Ida was one of the strongest storms to ever hit the United States when it made landfall as a Category 4 around noon Sunday in Port Fourchon, Louisiana’s southernmost port located on the southern tip of Lafourche Parish. Packing sustained winds of 150 mph, the once fast-travelling storm wreaked havoc as it slowed its northern trajectory and pummeled Southeast Louisiana for half a day.   

Ryan Cross, a spokesperson for Franciscan Missionaries of Our Lady Health System, said patient care throughout the system has not been interrupted. The system currently has around 700 patients across their Baton Rouge facilities.  

“We’re doing well,” Cross said. “All of our facilities, all of our hospitals are back on regular power as of this afternoon.” 

The system is scheduled to receive nine evacuated Terrebonne patients, and Cross said they will accept more if necessary. Since the system’s COVID-19 admissions have slowed down over the past two weeks, hospitals had room to take in evacuated patients.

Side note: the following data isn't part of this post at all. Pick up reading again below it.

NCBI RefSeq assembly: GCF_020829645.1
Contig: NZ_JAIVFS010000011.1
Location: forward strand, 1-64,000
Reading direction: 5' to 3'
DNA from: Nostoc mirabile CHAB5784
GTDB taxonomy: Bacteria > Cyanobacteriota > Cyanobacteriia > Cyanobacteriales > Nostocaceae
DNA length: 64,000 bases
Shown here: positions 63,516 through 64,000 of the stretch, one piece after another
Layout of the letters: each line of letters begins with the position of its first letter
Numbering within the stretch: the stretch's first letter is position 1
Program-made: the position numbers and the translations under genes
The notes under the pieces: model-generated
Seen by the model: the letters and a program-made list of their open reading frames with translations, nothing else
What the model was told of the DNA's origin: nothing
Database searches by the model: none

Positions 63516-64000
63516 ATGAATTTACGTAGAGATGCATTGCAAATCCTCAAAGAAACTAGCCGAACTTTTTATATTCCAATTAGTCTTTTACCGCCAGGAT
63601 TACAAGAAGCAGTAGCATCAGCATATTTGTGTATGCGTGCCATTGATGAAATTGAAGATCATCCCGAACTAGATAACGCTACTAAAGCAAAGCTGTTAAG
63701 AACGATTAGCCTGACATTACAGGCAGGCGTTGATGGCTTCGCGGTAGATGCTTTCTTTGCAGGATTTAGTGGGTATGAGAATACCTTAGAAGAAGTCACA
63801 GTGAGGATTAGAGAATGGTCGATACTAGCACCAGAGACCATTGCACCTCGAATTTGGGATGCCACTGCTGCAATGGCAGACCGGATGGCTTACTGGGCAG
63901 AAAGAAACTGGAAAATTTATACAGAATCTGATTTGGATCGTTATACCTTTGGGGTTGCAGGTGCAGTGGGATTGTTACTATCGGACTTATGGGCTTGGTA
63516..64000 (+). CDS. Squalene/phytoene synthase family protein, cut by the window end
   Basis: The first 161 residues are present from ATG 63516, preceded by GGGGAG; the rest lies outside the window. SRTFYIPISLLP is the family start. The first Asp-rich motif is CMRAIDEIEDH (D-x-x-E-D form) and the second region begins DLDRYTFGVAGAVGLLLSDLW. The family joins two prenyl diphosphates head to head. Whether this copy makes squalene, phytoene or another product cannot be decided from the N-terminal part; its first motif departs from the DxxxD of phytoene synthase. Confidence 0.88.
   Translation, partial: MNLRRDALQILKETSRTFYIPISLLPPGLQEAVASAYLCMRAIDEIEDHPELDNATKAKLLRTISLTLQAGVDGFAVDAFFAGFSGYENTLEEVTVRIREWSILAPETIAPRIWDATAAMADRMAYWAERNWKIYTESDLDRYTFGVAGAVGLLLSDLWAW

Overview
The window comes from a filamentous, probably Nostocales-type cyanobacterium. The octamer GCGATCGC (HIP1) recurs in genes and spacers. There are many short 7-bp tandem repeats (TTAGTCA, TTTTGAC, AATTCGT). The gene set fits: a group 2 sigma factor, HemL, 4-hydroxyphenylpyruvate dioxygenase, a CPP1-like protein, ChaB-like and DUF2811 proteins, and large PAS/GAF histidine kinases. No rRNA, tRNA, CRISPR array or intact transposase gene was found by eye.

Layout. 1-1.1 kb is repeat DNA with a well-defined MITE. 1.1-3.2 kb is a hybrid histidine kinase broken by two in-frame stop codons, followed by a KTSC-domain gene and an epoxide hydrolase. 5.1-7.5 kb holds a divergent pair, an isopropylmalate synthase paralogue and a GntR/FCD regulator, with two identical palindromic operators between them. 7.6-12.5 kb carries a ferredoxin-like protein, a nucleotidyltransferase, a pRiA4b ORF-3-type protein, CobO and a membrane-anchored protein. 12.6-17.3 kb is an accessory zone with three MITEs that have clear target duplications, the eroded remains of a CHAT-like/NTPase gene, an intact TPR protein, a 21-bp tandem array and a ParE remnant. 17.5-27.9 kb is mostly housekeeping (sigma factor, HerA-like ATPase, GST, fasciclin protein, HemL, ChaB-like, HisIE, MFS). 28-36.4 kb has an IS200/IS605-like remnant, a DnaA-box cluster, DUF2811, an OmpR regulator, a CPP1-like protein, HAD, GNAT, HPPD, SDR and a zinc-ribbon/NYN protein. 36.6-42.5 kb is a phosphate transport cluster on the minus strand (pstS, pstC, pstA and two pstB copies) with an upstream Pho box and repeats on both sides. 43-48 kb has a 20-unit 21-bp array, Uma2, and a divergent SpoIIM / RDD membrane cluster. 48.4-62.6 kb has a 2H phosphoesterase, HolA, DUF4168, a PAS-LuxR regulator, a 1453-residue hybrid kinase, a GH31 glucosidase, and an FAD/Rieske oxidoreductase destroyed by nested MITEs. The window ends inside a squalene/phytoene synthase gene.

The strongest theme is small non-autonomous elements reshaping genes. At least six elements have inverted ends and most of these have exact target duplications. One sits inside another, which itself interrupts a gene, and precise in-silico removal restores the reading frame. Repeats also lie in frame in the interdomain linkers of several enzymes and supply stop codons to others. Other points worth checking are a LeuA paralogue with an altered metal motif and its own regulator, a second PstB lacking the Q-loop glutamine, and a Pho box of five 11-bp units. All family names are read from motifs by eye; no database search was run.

While the system had some storm damage, Cross said the system was managing well. 

“Our team is resilient, they know how to stretch, we’re going to provide the care that our state and our neighbors down in southeast Louisiana need from us,” Cross said. “And so we’re finding room and we’re taking care of these patients.”

Meanwhile in North Louisiana, St. Francis Medical Center is experiencing increased emergency room volume as a result of evacuated residents from southeast Louisiana who left in advance of Hurricane Ida. According to a press release, hospital staff are providing support for medical needs, including diabetes and dialysis care, as more evacuees arrive.